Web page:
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Environmental fate & pathways

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Fugacity modelling:

Two models have been used:

The 1997 Level I model implemented as the EQC program.

The 1999 Level III model, available on the Canadian government web site.

Both models use key property data as inputs (molecular weight; melting point, vapour pressure, water solubility, log Kow) and also use degradation half-lives. The purpose of this modelling is to gain an overview of relative exposure, not any absolute values of predicted concentration. In modelling the long chain aliphatic alcohols, some degradation has been allowed for in both the Level I and Level III models. The half-life for degradation in air is estimated using the SRC AOPWIN v1.91 model, which predicts the rate of reaction with hydroxyl radicals in the atmosphere. This is converted into a half-life using the standard EU atmospheric concentration of hydroxyl radicals. The half-lives in soil, sediment and in water are set to 720 hours, i.e. 30 days, for all of the alcohols, to reflect that they are all aerobically biodegradable. Whilst some of the alcohols demonstrably degrade very much faster than this, for the purpose of a comparative study the input value is not critical.

The Level I model results for (Z)-octadec-9 -enol show that upon equal release to the air, water and soil compartments, the majority of substance will partition to soil (98%) with low levels in sediment (2.2%), water (<0.1%) and air (<0.1%).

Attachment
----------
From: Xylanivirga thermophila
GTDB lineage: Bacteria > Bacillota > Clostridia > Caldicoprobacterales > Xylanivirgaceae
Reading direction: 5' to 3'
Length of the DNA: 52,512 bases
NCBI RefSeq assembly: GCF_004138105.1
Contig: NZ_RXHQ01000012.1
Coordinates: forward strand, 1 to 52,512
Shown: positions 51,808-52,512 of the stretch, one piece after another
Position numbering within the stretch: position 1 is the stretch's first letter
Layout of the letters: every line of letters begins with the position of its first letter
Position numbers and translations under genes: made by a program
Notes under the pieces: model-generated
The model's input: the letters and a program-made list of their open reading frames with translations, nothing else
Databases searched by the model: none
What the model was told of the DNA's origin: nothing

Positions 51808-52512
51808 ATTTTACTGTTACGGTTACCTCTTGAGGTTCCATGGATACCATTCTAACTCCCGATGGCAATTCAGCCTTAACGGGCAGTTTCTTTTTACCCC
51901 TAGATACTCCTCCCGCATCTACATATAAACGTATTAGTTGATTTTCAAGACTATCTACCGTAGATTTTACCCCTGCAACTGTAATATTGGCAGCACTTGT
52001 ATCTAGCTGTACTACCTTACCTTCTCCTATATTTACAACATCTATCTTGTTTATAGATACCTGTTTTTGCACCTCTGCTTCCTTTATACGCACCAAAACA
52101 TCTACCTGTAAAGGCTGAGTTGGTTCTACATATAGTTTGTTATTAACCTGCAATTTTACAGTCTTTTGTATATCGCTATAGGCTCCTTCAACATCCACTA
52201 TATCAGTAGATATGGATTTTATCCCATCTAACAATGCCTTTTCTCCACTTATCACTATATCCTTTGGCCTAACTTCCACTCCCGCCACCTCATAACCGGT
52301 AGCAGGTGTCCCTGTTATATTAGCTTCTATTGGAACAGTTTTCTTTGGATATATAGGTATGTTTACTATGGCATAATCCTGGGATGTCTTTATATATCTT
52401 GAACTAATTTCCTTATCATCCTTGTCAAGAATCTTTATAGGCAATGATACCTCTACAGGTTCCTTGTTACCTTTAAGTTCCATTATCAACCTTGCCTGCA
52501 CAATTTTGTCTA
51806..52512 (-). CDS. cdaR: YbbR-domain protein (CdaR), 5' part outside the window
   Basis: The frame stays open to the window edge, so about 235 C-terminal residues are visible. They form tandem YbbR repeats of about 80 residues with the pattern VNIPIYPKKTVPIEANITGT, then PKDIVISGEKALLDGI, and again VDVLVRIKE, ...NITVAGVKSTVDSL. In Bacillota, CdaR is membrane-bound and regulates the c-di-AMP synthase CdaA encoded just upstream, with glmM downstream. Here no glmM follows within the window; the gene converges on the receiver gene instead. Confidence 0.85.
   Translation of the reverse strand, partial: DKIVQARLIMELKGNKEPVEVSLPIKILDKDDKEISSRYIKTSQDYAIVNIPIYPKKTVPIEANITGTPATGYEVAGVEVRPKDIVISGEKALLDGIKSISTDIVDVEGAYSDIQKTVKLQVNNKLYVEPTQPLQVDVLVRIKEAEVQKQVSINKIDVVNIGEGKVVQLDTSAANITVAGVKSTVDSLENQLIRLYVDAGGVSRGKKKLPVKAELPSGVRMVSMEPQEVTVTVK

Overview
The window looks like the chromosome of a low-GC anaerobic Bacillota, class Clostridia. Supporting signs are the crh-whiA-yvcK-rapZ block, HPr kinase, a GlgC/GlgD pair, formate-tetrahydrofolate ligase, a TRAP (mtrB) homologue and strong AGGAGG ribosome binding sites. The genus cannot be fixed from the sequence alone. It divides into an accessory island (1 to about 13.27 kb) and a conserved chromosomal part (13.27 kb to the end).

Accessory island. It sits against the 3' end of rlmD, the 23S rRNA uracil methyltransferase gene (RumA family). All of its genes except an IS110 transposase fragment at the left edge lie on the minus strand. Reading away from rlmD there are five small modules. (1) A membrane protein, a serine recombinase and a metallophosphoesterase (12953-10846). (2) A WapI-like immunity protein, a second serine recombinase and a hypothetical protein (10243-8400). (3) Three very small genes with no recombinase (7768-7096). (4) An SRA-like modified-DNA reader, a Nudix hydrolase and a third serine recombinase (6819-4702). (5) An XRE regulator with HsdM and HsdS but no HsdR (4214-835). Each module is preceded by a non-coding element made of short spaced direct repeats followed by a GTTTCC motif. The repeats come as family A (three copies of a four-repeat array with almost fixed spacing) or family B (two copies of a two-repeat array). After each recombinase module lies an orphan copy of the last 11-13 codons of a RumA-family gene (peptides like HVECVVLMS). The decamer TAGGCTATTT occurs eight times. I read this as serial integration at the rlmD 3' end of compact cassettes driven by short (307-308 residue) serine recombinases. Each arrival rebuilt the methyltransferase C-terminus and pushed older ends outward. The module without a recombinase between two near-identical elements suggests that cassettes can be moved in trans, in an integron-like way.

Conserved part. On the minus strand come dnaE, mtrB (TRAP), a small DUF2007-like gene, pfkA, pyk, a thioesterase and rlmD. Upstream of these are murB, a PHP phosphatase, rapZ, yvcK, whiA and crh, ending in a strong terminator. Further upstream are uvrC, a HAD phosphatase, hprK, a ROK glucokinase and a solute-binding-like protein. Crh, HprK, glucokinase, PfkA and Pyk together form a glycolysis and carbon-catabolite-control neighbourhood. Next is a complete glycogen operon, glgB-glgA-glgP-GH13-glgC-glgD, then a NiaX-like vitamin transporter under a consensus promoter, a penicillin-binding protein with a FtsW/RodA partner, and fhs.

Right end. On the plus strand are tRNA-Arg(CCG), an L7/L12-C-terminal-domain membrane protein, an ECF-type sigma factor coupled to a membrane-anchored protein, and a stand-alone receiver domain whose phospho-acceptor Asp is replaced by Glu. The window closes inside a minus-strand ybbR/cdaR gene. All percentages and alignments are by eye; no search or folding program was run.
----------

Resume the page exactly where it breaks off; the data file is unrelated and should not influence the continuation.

The Level III model results for (Z)-octadec-9 -enol show that releases originally passing to air will tend to deposit to soil (83%) with some remaining airborne (14%); releases via water will largely be deposited (80%) with some remaining in solution (20%); releases via soil will remain in soil (>99%). Therefore, degradability in each separate compartment is important.

Distribution in wastewater treatment plant

The distribution in a sewage treatment plant has been estimated using the SimpleTreat model (implemented in EUSES v2.1.2), using Koc 354000, Henry's Law constant 6.1 Pa.m3/mol at environmental temperature, and biodegradation rate 100 /h. The outputs are 20% degraded; 76% passing to sludge; <0.1% to air and 3.6% to water.

This may substantially underestimate the degree of biodegradation, which was shown to be >98% for linear alcohols of chain length C12 -18 (Wind et al., 2006).

References:

Wind, T., R.J. Stephenson, C.V. Eadsforth, A. Sherren, R. Toy. (2006) Determination of the fate of alcohol ethoxylate homologues in a laboratory continuous activated sludge unit. Ecotox and Environ Safety, 64: 42-60.

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